Becoming a first-rate voiceover talent is challenging. It involves a real commitment to the learning process, a willingness to acknowledge the faults in one’s approaches, and one which often involves a great deal of patience, particularly with the early stages of training.
There are several training programs out there that involve two or three-day seminar/workshops. I have resisted these all-inclusive offerings because I believe that the only way to make significant progress in a reasonably short period of time is through one-on-one instruction.
Don’t get me wrong. In-depth seminars and workshops are very worthwhile. However, most of the conventional wisdom tells us that one usually walks away from long seminars with a lot of useful notes and maybe four or five very important and memorable pointers. So, for me, at least, they should serve as tools to make better what you already do well. For a beginner, however, to expect a long weekend program to be your primary source of instruction in building your technique is wishful thinking.
Other programs offer packages that involve a small fixed amount of lessons with demo production thrown in. This is often recommended as a follow-on to an introductory workshop, where the instructor has heard each person perform one or two readings of short scripts, and based on this brief performance, uses it as the basis for recommending one of the packages he or she offers. I can’t imagine how an assumption can be made that a voiceover career is in the cards for someone who has not been given a chance to read a wide variety of material that is characteristic of the production marketplace, as well as to have the time and opportunity to observe proficiency in skills such as pace, timing, breathing, inflection, comprehension, and the like.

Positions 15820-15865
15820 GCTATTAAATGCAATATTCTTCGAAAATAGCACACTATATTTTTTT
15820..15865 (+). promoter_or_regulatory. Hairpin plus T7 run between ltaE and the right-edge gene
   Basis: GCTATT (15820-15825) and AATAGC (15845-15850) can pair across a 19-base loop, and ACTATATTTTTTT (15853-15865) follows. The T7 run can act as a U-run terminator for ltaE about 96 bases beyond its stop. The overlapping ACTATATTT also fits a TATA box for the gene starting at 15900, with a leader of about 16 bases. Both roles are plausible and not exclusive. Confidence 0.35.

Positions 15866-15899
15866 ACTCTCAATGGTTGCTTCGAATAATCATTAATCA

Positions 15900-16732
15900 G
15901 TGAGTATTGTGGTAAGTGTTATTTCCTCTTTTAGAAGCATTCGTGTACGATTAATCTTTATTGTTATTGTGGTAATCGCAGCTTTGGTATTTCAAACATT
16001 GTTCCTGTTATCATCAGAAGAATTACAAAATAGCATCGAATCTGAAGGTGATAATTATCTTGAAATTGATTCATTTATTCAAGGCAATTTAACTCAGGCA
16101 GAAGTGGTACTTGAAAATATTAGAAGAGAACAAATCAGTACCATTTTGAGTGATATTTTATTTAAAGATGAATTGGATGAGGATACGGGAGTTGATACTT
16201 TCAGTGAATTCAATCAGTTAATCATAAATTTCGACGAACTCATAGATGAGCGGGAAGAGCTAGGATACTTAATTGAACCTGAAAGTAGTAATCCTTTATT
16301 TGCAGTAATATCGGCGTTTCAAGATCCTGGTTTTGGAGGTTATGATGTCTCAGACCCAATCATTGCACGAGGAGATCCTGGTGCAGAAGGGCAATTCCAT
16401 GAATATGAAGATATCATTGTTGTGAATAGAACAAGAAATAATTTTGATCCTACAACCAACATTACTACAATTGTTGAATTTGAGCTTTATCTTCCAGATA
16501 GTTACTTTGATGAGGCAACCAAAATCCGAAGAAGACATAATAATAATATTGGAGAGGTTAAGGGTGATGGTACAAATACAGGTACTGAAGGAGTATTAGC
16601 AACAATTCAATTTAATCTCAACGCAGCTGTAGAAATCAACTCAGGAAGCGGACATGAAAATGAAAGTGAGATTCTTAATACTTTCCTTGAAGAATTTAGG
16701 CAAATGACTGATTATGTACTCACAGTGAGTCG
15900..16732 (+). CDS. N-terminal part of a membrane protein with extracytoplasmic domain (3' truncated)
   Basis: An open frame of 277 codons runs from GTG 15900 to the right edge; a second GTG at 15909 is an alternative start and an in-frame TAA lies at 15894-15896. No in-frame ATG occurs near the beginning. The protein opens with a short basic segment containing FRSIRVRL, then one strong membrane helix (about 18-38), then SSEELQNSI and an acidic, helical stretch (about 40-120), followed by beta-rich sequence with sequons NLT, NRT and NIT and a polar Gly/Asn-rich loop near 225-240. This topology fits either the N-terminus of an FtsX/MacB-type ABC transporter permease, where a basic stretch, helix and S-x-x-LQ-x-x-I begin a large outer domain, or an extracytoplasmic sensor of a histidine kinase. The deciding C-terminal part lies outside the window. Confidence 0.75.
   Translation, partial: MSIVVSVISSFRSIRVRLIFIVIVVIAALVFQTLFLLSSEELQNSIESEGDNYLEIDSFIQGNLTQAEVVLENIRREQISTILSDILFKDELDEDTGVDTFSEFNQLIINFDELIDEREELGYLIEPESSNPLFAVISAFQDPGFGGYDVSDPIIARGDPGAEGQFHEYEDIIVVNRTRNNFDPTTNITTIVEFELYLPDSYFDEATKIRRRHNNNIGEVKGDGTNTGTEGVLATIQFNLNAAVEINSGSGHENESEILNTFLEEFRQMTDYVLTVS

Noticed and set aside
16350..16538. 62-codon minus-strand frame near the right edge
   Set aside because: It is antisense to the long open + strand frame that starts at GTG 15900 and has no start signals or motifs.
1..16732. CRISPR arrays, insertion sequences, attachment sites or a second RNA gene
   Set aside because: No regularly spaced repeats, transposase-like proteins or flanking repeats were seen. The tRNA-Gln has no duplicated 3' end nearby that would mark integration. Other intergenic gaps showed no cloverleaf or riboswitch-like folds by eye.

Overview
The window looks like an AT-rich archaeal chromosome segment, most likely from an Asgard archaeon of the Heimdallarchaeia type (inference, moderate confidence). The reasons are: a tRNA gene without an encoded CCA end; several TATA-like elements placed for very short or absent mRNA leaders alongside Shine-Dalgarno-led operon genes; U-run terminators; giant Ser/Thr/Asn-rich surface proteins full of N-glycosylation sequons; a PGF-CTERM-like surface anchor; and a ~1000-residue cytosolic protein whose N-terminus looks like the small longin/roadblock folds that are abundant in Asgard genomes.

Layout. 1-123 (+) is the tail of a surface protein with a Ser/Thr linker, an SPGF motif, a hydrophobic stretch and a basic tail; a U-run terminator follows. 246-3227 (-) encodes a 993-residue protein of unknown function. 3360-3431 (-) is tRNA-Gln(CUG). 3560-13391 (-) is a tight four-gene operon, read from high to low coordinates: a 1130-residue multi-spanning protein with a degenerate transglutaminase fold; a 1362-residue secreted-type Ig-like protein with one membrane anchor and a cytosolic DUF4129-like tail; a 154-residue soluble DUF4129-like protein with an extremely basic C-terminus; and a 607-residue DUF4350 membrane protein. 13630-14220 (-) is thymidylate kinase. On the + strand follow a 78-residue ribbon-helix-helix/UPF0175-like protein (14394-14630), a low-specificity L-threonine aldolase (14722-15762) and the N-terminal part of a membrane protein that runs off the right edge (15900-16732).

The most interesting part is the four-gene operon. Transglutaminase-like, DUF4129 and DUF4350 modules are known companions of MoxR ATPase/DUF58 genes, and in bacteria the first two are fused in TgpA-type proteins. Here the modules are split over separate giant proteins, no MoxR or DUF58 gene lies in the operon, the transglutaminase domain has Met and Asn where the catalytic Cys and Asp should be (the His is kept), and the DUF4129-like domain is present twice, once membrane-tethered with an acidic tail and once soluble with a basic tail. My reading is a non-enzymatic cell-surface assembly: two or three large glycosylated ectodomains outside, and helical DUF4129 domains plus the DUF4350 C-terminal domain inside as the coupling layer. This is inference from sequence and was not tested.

What I offer instead, is a hard look at your potential through a two-hour evaluation, a candid, in-depth critique of your ability and potential, and if the results are positive, a program of one-on-one instruction. Then, as you progress, we will determine the proper time to produce your demo.
I invite you to look at the demo section on this website to see what goes into the preparation for and production of our demos. I can only remind you that you get what you pay for.
Performing voiceovers is a great way to make a living. Don’t make the mistake of assuming that you can learn to do it overnight. It is a process, and it is different for everyone. In this business, there are no short cuts.